I got the idea to add an Elk brooch to the cowl from a Raveler who'd used such a brooch to good effect. Although I thought I'd ordered it in plenty of time, coming from Australia took even longer than I thought so it didn't show up until the day before my mom's birthday and the whole package was delayed getting to her. I could have sent it without, but didn't think the effect was quite as good: ** Declaration by my five-year old cousin. She was coloring turkey shapes with her twin brother and asked whose was better. I said, "Well, they're both good in different ways. Yours is much more of a fantasy and his is much more realistic."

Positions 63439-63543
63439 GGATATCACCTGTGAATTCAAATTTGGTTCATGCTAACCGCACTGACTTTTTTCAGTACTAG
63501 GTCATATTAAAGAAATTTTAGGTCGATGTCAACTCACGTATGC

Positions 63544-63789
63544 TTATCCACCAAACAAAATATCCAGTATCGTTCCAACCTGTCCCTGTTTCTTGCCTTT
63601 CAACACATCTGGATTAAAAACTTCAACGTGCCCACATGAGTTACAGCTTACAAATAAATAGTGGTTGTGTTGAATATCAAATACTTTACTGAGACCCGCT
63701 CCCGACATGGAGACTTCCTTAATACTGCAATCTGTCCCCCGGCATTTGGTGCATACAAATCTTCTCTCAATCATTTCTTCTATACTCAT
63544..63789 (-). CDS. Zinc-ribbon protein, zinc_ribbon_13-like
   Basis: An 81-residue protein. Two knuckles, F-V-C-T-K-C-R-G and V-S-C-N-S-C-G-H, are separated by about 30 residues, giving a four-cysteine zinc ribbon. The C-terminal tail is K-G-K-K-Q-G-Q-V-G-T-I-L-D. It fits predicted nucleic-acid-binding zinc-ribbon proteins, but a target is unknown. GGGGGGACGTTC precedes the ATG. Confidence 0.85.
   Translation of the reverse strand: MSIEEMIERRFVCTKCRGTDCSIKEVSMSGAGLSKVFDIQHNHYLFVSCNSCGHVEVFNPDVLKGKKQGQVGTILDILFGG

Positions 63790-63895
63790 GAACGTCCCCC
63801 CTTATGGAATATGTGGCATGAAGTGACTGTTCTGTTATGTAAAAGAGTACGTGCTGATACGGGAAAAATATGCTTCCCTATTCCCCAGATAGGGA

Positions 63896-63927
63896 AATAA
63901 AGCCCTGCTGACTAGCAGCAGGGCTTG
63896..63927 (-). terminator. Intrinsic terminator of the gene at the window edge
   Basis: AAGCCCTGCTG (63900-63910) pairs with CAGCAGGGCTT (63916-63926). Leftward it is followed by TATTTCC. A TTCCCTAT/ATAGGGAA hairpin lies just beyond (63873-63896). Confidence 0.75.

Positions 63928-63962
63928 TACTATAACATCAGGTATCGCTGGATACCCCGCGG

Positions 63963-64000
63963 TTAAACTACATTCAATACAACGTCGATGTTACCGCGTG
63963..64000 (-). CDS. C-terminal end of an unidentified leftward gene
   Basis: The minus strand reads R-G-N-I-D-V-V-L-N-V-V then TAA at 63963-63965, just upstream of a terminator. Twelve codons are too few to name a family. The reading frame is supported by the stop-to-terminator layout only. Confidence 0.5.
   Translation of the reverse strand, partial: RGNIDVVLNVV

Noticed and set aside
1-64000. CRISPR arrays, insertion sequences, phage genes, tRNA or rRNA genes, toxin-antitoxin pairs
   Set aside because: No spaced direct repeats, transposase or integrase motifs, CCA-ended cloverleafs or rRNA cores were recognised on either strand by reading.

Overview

Sunday, November 16, 2008

Miss Marianne

What once was a pile of string..... now a beautiful thing!

Ok, sorry, couldn't resist. I am rather happy with how this lovely cowl turned out.

I really enjoyed knitting with this pattern–it was easy to remember, easy to pick up in the middle of a row or repeat (crucial for transit knitting) and, perhaps most importantly, look how pretty! The color variation in the yarn (Miss Marianne Dashwood, from the Plucky Knitter) really looks lovely in the finished, blocked version. Soon it will be off to its recipient, who will hopefully enjoy a little Marianne in her life.

finished object parade